# How do we normalize a delta function position space wave function? [duplicate]

I have a position space wavefunction $$\psi(x) = \delta(x-a) + \delta(x+a).$$ Now the question states to compute the following:

• The Fourier transform of $\psi(x)$. (Which invariably is the momentum space wave function $\phi(p)$)
• Compute $\Delta p \Delta x$

Now to compute $\phi(p)$ one first need to normalize $\psi(x)$, but while doing so, one need to compute, $$|N|^2\int\limits_{-\infty}^{+\infty} (\delta(x-a) + \delta(x+a))^2 dx =1,$$ $N$ being the normalization constant. But my question is how to go about computing this integral?

The normalization integral is now done, any help, in solving $\Delta x$, or $\Delta p$? I can't see through this problem?

• $\int_I\delta(x-a)\text dx = 1$ whenever $I$ contains $a$, otherwise is 0. So the integral over $\mathbb R$ is bound to contain any point – Phoenix87 Dec 27 '14 at 20:04
• Yup, I do get it, but I need to compute something like $\int \delta (x-a)^2 dx$. So how to do this? – sbp Dec 27 '14 at 20:08
• How to integrate the square of a delta function? – glS Dec 27 '14 at 20:12
• Thanks for the insight @glance, but I do have one question, $\delta(\lambda-\lambda) = \delta(0)$, but what does that mean? – sbp Dec 27 '14 at 20:17
• I do have an idea, I mean $\delta(x) = \frac{1}{2 \pi} \int \exp(\imath k x) dx$, using Fourier's theorem. But putting $x=0$, will get me nowhere! So how to get the value of $\delta(0)$? – sbp Dec 27 '14 at 20:23

The correct normalization factor is $$N = \frac{1}{\sqrt{2}}.$$ To see this, note that you can write your wave-function in ket notation as $$\psi(x) = \langle x | a \rangle + \langle x | -a \rangle \equiv \langle x | \psi \rangle,$$ where we have used the usual basis for the (one dimensional) position representation, with normalization $$\langle x | y \rangle = \delta(x-y),$$ and we have defined the state $|\psi\rangle$ as the state corresponding to your wave function: $$| \psi \rangle = | a \rangle + |-a \rangle.$$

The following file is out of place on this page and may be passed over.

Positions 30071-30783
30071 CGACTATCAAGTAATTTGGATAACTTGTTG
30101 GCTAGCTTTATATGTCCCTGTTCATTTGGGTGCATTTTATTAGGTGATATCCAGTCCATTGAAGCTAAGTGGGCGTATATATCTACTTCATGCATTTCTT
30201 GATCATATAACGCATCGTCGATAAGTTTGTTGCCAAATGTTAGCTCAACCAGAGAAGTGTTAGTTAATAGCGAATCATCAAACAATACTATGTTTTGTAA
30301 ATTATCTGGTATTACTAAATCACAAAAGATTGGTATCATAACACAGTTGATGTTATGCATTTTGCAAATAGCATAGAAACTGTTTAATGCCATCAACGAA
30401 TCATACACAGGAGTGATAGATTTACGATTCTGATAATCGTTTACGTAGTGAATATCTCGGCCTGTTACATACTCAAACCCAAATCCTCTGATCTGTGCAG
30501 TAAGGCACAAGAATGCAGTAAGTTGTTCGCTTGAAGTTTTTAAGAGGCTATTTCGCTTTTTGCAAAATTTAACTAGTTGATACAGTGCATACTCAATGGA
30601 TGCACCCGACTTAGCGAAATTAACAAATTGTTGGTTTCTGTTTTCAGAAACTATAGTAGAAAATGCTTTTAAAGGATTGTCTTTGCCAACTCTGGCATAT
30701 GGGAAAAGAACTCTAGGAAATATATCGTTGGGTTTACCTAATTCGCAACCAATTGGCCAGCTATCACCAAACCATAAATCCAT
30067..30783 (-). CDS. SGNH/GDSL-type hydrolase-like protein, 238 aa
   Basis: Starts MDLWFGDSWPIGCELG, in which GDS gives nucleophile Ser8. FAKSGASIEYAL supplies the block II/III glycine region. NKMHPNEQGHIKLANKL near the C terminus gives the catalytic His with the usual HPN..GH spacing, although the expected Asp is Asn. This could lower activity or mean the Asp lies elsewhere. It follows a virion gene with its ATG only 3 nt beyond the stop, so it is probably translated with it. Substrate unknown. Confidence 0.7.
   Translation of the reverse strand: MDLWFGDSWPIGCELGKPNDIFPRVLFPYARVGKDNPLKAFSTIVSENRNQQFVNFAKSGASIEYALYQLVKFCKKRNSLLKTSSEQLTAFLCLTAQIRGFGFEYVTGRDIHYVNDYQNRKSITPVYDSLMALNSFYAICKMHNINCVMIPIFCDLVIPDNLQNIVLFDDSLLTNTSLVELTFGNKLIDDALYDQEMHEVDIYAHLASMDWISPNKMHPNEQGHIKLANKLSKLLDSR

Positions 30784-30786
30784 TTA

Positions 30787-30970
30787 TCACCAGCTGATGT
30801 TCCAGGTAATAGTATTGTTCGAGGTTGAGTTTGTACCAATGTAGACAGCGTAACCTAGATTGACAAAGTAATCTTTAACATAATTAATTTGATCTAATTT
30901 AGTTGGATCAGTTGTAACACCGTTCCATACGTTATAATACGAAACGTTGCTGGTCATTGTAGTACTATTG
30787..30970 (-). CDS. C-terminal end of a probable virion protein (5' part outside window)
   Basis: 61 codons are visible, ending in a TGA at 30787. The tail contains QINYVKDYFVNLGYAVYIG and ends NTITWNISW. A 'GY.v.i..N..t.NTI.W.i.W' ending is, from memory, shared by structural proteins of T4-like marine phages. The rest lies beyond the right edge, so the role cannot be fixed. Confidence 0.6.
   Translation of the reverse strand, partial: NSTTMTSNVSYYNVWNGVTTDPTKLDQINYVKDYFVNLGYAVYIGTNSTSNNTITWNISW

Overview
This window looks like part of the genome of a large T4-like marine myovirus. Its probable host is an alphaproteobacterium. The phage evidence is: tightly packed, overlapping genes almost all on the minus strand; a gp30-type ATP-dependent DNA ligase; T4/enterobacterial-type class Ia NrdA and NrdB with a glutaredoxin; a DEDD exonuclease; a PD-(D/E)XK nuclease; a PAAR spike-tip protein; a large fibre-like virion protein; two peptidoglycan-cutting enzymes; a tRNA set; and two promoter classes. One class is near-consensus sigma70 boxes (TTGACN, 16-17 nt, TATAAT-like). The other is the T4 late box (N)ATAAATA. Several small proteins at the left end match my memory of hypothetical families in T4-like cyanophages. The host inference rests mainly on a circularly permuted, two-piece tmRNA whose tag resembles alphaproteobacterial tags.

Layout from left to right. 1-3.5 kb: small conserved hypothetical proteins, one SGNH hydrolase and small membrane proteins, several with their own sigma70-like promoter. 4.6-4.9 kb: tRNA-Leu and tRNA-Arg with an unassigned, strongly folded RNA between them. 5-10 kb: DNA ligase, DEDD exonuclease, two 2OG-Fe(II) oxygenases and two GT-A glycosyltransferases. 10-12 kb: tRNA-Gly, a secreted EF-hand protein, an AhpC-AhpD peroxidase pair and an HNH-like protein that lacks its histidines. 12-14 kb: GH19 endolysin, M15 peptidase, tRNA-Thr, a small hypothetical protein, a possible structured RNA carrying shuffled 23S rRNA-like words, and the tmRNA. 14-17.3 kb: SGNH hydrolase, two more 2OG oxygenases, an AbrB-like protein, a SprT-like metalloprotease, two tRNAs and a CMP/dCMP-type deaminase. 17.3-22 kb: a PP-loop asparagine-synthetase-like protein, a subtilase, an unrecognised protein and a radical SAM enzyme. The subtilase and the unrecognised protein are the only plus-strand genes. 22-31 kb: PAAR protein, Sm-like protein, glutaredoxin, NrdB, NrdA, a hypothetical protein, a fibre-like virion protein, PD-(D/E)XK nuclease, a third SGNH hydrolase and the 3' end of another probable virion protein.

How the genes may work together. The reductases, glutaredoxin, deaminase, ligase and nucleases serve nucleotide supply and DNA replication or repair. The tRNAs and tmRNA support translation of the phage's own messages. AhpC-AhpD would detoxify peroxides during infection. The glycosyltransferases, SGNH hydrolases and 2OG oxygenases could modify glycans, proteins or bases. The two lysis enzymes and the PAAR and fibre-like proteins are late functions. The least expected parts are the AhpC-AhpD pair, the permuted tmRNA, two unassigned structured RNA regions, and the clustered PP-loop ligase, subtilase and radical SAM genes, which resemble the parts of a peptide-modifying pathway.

Your question now translates into: what is $\langle \psi | \psi \rangle$? The answer is readily obtained: this is a sum of two orthogonal states (assuming $a\neq0$), hence $$\langle \psi | \psi \rangle = \langle a | a \rangle + \langle -a | -a \rangle = 2$$ and $$| \psi \rangle = \frac{1}{\sqrt{2}} ( |a\rangle + |-a\rangle),$$ $$\psi(x) = \frac{1}{\sqrt{2}} ( \delta(x-a)+ \delta(x+a)).$$
Note that if you try to compute $\langle a | a \rangle$ as an integral you get $\infty$: $$\langle a | a \rangle = \int dx \delta(x-a)^2 \approx \delta(0) \approx \infty$$ where the $\approx$ is because we are being mathematically sloppy here, see this discussion of Qmechanic about it. This is due to the use of a continuous base. You can always think of it as the limiting case of a discrete base, taking case this way of the mathematical difficulties.
• I have a couple of questions. First $|x \rangle$ is the base ket I am using. Now $|a \rangle$ and $|-a \rangle$ are my two states. Now while computing $\langle\psi | \psi \rangle$, I get two cross terms, viz. $\langle a|-a \rangle$ and $\langle -a|a \rangle$. Are they orthogonal to each other? If yes, how? – sbp Dec 28 '14 at 17:33
• Do you know the properties of a dirac delta function? If yes, the third equation I wrote answers your question (remembering $a\neq 0$). If not, wikipedia is your friend! – glS Dec 28 '14 at 17:37
• $x \neq 0 \Longrightarrow \delta(x)=0$ – glS Dec 28 '14 at 17:58
• Any pointers on how I can go about computing, $\Delta x$? – sbp Dec 28 '14 at 18:44